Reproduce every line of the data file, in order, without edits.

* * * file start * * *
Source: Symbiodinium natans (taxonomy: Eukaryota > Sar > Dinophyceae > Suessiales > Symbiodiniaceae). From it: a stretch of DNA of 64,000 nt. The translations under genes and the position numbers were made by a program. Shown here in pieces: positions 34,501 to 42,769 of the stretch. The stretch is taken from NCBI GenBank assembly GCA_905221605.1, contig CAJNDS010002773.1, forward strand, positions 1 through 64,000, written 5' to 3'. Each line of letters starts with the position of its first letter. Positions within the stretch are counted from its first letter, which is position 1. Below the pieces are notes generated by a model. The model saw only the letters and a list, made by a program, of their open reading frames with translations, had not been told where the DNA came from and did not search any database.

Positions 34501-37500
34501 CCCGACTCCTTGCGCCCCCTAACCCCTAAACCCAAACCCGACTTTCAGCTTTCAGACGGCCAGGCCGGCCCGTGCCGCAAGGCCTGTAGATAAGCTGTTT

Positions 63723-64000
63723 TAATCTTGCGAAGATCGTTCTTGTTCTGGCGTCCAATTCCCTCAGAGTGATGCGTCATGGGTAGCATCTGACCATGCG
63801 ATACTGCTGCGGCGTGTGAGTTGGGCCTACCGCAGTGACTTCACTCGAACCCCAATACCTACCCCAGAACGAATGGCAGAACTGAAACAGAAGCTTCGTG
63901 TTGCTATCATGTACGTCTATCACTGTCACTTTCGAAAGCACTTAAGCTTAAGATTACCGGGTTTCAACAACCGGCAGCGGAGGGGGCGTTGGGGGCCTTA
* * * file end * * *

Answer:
Source: Symbiodinium natans (taxonomy: Eukaryota > Sar > Dinophyceae > Suessiales > Symbiodiniaceae). From it: a stretch of DNA of 64,000 nt. The translations under genes and the position numbers were made by a program. Shown here in pieces: positions 34,501 to 42,769 of the stretch. The stretch is taken from NCBI GenBank assembly GCA_905221605.1, contig CAJNDS010002773.1, forward strand, positions 1 through 64,000, written 5' to 3'. Each line of letters starts with the position of its first letter. Positions within the stretch are counted from its first letter, which is position 1. Below the pieces are notes generated by a model. The model saw only the letters and a list, made by a program, of their open reading frames with translations, had not been told where the DNA came from and did not search any database.

Positions 34501-37500
34501 CCCGACTCCTTGCGCCCCCTAACCCCTAAACCCAAACCCGACTTTCAGCTTTCAGACGGCCAGGCCGGCCCGTGCCGCAAGGCCTGTAGATAAGCTGTTT

Positions 63723-64000
63723 TAATCTTGCGAAGATCGTTCTTGTTCTGGCGTCCAATTCCCTCAGAGTGATGCGTCATGGGTAGCATCTGACCATGCG
63801 ATACTGCTGCGGCGTGTGAGTTGGGCCTACCGCAGTGACTTCACTCGAACCCCAATACCTACCCCAGAACGAATGGCAGAACTGAAACAGAAGCTTCGTG
63901 TTGCTATCATGTACGTCTATCACTGTCACTTTCGAAAGCACTTAAGCTTAAGATTACCGGGTTTCAACAACCGGCAGCGGAGGGGGCGTTGGGGGCCTTA